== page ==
RENEW Wisconsin’s Solar for Good program has awarded over $190,000 in cash grants and materials to Wisconsin nonprofits for installing on-site solar energy systems. Seventeen organizations will install 719 kilowatts of clean, renewable electricity leading to nearly $1.4 million in renewable energy investments in Wisconsin.
The following organizations have been offered Fall 2020 Solar for Good grants to install new solar electric systems:
All Saints Lutheran Church, house of worship, Fitchburg.
Boys and Girls Club of Dane County, after-school youth programming, Madison.
Community Clothes Closet, free clothing provider, Menasha.
Couleecap Inc, poverty alleviation, Westby.
Ezekiel Lutheran Church, house of worship, River Falls.
Friends of Sauk County Fairgrounds, historic preservation, Baraboo.
Grace Evangelical Free Church, house of worship, Viroqua.
Habitat for Humanity of Dane County, affordable housing provider, Madison.
Habitat for Humanity Restore, affordable housing support, Beaver Dam.
Just One More Ministry, food pantry, Glendale.
Milwaukee Habitat for Humanity Restore, affordable housing support, Greenfield.
Plymouth Congregational United Church of Christ, house of worship, Madison.
The BRICK Ministries, poverty alleviation and food pantry, Ashland.
Walnut Way Conservation Corps, community conservation organization, Milwaukee.
Yerkes Future Foundation, education and historic preservation, Williams Bay.
Two organizations have asked to remain anonymous at this time.
This round of Solar for Good grants features a diverse group of organizations from across Wisconsin. The Boys and Girls Club of Dane County will install over 250 panels at their Madison-based facility and plan to demonstrate the benefits of solar energy to the young people they serve. An 11-kilowatt array will be installed at the BRICK Ministries in Ashland with the help of donated solar panels from One Energy Renewables, a large-scale solar developer. And a 60-kilowatt array is planned at the famous Yerkes Observatory in Williams Bay, home of the world’s largest refracting telescope used for astronomical research.
“The grant and the installation of solar panels underscores the ongoing value of Yerkes Observatory as a place for scientific discovery and education,” stated Dianna Colman of Yerkes Future Foundation. “Students and visitors will experience firsthand the impact of solar power…even on a building dating back to 1897.”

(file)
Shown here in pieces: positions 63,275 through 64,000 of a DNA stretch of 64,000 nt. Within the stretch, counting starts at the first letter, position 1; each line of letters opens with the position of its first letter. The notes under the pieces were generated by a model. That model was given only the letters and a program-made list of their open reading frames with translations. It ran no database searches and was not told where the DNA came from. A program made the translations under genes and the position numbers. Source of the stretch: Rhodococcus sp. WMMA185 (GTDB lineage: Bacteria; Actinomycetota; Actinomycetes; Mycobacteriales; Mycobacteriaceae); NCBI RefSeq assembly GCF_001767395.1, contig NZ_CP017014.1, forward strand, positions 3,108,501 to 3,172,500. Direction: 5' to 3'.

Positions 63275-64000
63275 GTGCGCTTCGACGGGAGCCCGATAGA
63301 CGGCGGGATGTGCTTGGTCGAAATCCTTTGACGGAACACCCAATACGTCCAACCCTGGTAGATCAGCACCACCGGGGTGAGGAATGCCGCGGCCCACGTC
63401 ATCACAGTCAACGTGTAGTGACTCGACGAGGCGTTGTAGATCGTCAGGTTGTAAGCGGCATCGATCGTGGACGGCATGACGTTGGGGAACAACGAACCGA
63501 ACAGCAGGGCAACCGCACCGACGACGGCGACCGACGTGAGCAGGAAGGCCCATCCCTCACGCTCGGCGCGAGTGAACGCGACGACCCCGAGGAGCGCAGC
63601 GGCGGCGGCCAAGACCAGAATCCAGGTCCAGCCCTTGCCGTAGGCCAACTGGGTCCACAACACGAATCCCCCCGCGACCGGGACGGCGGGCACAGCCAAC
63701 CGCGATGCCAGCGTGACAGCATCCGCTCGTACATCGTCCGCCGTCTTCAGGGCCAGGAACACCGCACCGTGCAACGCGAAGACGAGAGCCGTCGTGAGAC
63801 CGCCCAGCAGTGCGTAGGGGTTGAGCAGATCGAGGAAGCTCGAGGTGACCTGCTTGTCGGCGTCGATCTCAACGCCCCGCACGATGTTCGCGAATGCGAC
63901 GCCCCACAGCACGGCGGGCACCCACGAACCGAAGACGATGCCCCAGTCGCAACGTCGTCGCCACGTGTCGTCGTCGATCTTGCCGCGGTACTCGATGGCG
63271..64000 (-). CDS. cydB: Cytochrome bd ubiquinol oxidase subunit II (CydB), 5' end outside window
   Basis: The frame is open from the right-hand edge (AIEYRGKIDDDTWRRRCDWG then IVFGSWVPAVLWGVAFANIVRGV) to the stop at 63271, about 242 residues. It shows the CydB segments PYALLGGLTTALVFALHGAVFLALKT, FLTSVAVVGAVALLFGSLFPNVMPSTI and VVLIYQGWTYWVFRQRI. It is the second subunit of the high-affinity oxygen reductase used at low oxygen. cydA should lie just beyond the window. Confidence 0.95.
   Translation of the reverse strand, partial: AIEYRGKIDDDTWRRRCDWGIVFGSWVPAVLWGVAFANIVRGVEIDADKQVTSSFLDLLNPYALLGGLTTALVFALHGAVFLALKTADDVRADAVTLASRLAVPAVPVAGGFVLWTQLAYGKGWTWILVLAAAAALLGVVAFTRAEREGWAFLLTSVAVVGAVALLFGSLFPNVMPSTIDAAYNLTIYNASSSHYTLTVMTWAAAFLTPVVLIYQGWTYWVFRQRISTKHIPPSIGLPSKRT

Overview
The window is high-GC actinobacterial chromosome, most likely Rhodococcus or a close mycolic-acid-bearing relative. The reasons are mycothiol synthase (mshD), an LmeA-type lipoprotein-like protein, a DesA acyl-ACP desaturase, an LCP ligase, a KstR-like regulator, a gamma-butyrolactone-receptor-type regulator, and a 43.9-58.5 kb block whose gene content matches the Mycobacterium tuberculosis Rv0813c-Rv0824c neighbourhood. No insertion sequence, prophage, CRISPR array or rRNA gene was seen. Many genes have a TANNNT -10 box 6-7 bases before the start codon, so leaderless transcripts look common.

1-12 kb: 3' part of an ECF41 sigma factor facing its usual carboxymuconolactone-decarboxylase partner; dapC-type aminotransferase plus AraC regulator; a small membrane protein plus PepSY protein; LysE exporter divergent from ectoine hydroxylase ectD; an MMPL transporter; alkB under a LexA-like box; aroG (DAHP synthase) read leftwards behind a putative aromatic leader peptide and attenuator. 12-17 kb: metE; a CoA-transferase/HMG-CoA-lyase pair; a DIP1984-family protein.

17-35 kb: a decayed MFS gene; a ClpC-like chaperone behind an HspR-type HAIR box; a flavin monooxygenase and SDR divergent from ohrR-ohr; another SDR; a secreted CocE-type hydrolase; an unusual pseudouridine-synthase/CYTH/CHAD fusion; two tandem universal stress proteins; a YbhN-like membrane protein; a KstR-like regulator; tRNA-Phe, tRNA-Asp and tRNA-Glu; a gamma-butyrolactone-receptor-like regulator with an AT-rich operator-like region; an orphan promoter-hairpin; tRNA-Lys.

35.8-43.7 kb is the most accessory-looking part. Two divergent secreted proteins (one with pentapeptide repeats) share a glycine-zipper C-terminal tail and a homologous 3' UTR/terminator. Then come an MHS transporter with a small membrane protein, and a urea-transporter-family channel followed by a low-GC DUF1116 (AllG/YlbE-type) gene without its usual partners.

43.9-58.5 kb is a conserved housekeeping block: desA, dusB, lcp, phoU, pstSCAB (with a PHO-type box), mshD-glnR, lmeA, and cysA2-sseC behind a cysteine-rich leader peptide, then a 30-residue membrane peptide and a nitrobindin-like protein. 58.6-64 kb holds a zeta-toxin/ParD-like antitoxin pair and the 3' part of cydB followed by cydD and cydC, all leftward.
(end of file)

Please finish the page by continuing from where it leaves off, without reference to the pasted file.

In addition to the Couillard Solar Foundation, Solar for Good’s founding funder, this cycle of grants also received backing from the Array it Forward initiative at First Unitarian Society in Madison. The First Unitarian Society won a Solar for Good grant in 2018 and wanted to share the benefits they received from their solar array with other nonprofits across Wisconsin. Array it Forward is made possible through donations solicited from their congregation.
“Solar for Good shares our values and priorities for stabilizing our climate and speeding our transition to renewable energy,” said Carol Phelps, a contributing donor to Array it Forward. “This will make life better for the children of the world…when people unite to tackle climate change, there is great hope for the future.”
The 17 nonprofit organizations are a part of Solar for Good’s 7th round of funding. Since its inception in 2017, Solar for Good has offered solar grants to 96 Wisconsin-based nonprofits.
When each of the solar projects are energized, these nonprofits will have added over 4 megawatts of clean, renewable energy to Wisconsin’s electric mix, enough to power approximately 900 homes. Solar for Good projects will represent a total of $9.2 million of private investments in Wisconsin renewable energy over the past three years.